Power Generation on Mark to Meet 12th Plan target
This is largely due to capacity increases by private and state thermal power producers, while hydroelectric projects are lagging behind targets.
October 7, 2016
Power generation will be 100 per cent of the envisaged capacity addition target of 88,537 megawatt (Mw) by the end of the Twelfth Five-Year Plan. The sector has missed targets despite them being scaled at times over the previous two Plan periods.
The achievement now is 99.4 percent and this will likely climb to 100 per cent by March 2017, when the Twelfth Plan ends. This is largely due to capacity increases by private and state thermal power producers, while hydroelectric projects are lagging behind targets. The enhanced thermal power generation is attributed to improved fuel supply, with coal availability increasing to a historic high and gas supply brought to order through auctions.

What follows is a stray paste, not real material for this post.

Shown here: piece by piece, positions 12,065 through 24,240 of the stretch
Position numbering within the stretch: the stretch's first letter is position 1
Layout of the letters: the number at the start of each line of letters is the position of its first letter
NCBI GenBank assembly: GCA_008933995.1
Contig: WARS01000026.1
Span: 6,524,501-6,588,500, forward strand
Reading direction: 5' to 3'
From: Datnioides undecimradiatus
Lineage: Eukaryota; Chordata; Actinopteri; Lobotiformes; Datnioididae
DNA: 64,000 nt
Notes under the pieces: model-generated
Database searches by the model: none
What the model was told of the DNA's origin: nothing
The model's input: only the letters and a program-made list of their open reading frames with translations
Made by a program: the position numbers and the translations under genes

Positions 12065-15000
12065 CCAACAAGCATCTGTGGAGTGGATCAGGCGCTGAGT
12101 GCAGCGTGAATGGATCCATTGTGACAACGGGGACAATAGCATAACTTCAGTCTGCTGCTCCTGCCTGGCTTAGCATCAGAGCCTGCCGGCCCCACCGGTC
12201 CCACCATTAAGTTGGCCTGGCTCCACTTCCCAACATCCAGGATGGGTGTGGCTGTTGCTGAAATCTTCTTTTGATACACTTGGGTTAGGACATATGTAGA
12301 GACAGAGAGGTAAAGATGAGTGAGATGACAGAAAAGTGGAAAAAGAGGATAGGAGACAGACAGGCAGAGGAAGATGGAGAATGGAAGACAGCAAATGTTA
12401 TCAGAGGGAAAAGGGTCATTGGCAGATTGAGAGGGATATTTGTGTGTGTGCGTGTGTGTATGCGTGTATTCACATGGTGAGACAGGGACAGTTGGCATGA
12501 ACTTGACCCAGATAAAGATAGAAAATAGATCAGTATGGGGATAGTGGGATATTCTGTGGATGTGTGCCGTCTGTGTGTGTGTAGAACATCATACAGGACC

During the Tenth Plan period (2002-07), the government had set a target of adding 41,110 Mw. The actual capacity added was 20,950 Mw, 49 percent of the target. The position worsened during the Eleventh Plan period (2007-2011). The original target of 78,577 Mw was revised to 62,000 Mw, and the actual capacity addition was 50,000 Mw.
The draft Twelfth Five-Year Plan had set a target of adding 100,000 Mw of capacity, but the Planning Commission scaled it down to 88,537 Mw. There has been no hydroelectric capacity addition in the past five years. Private and state thermal power producers have surpassed targets by 112 percent and 129 percent, respectively.
“The private sector has become active. As India goes about implementing its growth plan, the role of private players will be the differentiator,” said Ratul Puri, chairman, Hindustan Power Projects.